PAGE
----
Attending a Writing Festival on your own.
I was thinking too much. My phone was dead and my book was in my checked luggage. The blind was up on the porthole window to my left and all I could see was the steady blip from the red light on the wing. The boarder between New South Wales and Victoria disappeared unmarked below me as I crossed seamlessly into the darkness of Victorian airspace.
I had held a small seed of doubt at the airport, before I boarded the plane. In pressure of the high altitude; the darkness, the quiet, the humid warmth of my hands pressed together, and the seed had germinated. It had sprouted a little root that was now tickling my stomach.
I was nervous about going to a Writing Festival on my own. I was sure that everyone else would already be friends. I told myself that I had chosen the wrong sessions to go to, and that all the real writers would be attending different ones. I felt certain that I had no clue what I was doing. I knew if I attracted too much attention to myself, I will be uncovered as a fraud and get kicked out.
The pilot of our tiny Saab 340 prepared us for landing at Tullamarine Airport and my stomach flew up into my throat. The plane shuddered at the drumming of turbulence. The red light on the wing shook about. I calmed myself with the thought that at least if I died in a plane crash, I would have an excuse not to go to the Festival.
I knew this kind of thinking was not productive. I gave myself a stern talking to and set a solid task of introducing myself to three new people at the Writer Festival and to volunteer two questions during discussion.
I like quantifiable goals.
Two days later, as I walk home from the National Writers Conference, I am astounded at how many people I met. Today I chatted with people on the stairs heading up to the Yarra Room and I spoke with the strangers I was sitting next to, I tweeted with others online, connected with new friends on Facebook and started following new people on Instagram. I don’t recognise myself. I never do this kind of thing!
How had I suddenly become so brave?
As I talk to other people who are attending the festival on their own, I get a similar impression; everyone is so impressed with how many people they have met. How has this happened?
A lot of the credit must go to the Emerging Writers Festival Organisers’ and their gentle insistence that we all talk to each other. Sam Twyford Moores’ constant stressing of the importance of meeting each other shows just how many times we need to hear an instruction before we act.
A woman walking towards me on Smith Street holds my gaze and smiles as we pass on the street. She looked at me as though we were on the same team. How much of my anonymity and single-status is contributing to my bravery/approachability? Does being alone make you appear more approachable?
Being at the Emerging Writers Festival on my own, I have placed myself in a position where the only way to move forward is to step out of my comfort zone and speak, with my own voice, to strangers. I have noticed that people who have come on their own are more likely to come and say hello to me too.
Liz McShane @Liz_McShane and I walk to The Thousand Pound Bend discussing going to a writing festival unattached. Those of her friends that would be interested in a Writing Festival like this, she says, work full time. ‘That’s the good thing about being retrenched, you have a lot of time.’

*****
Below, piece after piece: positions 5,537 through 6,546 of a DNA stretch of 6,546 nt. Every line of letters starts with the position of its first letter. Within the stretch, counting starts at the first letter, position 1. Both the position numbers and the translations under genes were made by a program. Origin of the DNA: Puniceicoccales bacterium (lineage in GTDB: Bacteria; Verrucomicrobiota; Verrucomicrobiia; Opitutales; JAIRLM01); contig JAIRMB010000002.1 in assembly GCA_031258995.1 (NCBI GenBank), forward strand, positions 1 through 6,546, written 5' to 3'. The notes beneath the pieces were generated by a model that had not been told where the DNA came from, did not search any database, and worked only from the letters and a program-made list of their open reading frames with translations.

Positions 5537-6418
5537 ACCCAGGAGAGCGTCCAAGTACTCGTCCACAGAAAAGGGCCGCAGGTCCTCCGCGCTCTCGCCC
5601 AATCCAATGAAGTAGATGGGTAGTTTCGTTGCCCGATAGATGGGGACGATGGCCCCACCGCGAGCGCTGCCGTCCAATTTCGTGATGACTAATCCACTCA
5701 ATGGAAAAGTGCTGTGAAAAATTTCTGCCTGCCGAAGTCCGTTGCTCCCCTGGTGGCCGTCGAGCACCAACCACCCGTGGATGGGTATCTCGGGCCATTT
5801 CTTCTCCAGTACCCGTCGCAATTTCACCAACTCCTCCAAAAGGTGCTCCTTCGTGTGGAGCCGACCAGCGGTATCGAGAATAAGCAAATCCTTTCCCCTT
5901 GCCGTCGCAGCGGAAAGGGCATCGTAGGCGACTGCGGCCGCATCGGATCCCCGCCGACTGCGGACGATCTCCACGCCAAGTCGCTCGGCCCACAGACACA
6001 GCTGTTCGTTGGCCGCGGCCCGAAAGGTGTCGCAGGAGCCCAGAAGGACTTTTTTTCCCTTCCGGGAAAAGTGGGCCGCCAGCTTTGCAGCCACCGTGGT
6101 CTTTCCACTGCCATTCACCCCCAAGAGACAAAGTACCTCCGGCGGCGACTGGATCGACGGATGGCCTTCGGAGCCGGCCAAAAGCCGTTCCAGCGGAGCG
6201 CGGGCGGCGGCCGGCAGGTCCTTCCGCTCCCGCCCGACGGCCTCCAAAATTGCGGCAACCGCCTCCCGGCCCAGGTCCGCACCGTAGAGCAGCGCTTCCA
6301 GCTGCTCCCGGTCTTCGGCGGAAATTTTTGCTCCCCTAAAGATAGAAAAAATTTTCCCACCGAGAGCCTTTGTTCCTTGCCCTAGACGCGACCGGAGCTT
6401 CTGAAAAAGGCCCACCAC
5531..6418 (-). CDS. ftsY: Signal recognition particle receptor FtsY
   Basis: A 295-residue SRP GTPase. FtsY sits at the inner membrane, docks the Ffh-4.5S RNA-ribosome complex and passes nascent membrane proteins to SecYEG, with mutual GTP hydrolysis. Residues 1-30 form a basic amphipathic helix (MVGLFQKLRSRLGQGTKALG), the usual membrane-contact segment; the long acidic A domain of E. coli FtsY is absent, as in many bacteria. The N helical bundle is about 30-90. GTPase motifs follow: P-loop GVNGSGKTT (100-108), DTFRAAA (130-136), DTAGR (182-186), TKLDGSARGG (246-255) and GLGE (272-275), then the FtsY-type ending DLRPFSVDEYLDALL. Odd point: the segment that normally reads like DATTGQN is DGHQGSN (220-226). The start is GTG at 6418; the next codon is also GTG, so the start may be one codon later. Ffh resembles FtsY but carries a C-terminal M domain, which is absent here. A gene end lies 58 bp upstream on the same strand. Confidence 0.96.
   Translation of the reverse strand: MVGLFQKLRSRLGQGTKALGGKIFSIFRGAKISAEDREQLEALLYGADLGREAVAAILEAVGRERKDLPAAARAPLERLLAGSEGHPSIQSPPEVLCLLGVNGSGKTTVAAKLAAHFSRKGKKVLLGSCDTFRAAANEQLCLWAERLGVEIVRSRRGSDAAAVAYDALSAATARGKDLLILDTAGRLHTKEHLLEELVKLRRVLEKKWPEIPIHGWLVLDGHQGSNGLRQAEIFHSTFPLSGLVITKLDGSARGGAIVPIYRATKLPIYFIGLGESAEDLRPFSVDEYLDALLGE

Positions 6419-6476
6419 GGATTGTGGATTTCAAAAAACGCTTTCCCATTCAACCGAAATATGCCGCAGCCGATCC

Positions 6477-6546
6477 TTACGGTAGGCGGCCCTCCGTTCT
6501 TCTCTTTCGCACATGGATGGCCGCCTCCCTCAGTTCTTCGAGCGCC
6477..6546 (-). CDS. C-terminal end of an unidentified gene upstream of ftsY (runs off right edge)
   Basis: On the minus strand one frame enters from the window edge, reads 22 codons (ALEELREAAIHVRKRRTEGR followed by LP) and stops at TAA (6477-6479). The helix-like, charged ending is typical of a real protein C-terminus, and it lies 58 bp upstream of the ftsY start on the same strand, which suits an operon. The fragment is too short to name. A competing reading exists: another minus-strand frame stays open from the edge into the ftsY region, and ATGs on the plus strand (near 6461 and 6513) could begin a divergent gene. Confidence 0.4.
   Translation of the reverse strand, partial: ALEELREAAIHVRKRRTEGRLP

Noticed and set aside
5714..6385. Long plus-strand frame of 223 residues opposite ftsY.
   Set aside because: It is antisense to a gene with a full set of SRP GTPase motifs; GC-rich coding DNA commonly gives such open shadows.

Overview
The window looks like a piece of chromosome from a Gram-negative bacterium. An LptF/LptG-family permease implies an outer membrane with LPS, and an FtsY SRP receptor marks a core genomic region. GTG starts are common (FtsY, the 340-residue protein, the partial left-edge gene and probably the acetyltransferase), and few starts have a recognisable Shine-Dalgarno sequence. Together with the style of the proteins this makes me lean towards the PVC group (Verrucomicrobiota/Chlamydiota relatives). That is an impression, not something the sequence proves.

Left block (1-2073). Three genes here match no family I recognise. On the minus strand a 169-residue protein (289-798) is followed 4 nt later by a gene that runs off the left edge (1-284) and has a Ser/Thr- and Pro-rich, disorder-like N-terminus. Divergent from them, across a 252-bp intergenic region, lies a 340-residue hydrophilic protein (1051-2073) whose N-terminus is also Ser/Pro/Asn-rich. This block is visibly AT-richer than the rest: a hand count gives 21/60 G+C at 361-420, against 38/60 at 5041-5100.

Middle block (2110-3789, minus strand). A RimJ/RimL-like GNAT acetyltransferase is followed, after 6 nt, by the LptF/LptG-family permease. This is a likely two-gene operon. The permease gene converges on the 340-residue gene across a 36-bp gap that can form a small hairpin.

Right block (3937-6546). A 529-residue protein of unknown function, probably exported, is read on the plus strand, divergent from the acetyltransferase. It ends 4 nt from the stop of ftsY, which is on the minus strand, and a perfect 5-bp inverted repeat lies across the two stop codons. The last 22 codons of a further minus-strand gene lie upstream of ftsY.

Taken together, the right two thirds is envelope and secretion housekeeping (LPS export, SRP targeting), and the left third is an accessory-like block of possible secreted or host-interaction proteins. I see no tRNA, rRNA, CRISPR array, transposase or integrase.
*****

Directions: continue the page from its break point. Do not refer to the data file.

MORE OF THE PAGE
Liz spoke of her friends taking too long to book tickets for events and workshops that she really wanted to go to. She was not interested in waiting for their commitment before booking a ticket. If this is really what she is going to do, she tells me, then I can’t wait any longer.
I know exactly what she means. Sometimes there are events that I feel compelled to lock in and friends don’t always share my urgency. ‘If I waited till everyone was ready to book, I might have missed out.’
Liz tells me she is glad she went on her own and would do it again.
I ask her if she has been to other Writers Festivals on her own and she says yes, Adelaide Writers Week. I ask her if she intentionally went there on her own and she says it was ‘Not for any other reason than I hadn’t yet established a writing group there’. Coming to the festival alone has been ‘terrifying’ she says, but has certainly offered ‘…more opportunities for creating friendships.’
‘Being unsafe is really challenging,’ she says and we explore the idea of learning to live with that discomfort instead of waiting for it to pass. It feels like the same message is being said again and again; don’t wait for the fear to pass, don’t wait for permission, don’t wait for your friends, don’t wait till you’re ready, don’t wait till you feel like you belong – Just get in there on your own, even if it is scary.
‘Have you met many people at the festival?’ – Meg
‘Yes! I met Benjamin Law, who is my idol. I exploded fangirl all over him!’ – Lou
As I finally arrive where I am staying for three more nights, I ask myself if I am glad I came to the Festival on my own? Yes! I would not have been this brave if I were protected by my friends.
As I prepare to leave the The Emerging Writers Festival 2014, I worry that I have may have met too many people. The Festival continues for a few more days and I reluctantly relinquish my cloak of anonymity; spelling my name to new friends and telling strangers about my blog. I realise that I may have found another potential reader and think fondly of a time when I could post obscure nonsense.
I am already nostalgic for that time before I flew to Melbourne, when no one knew my name and I could write drunkenly on my blog because I knew no one was reading it.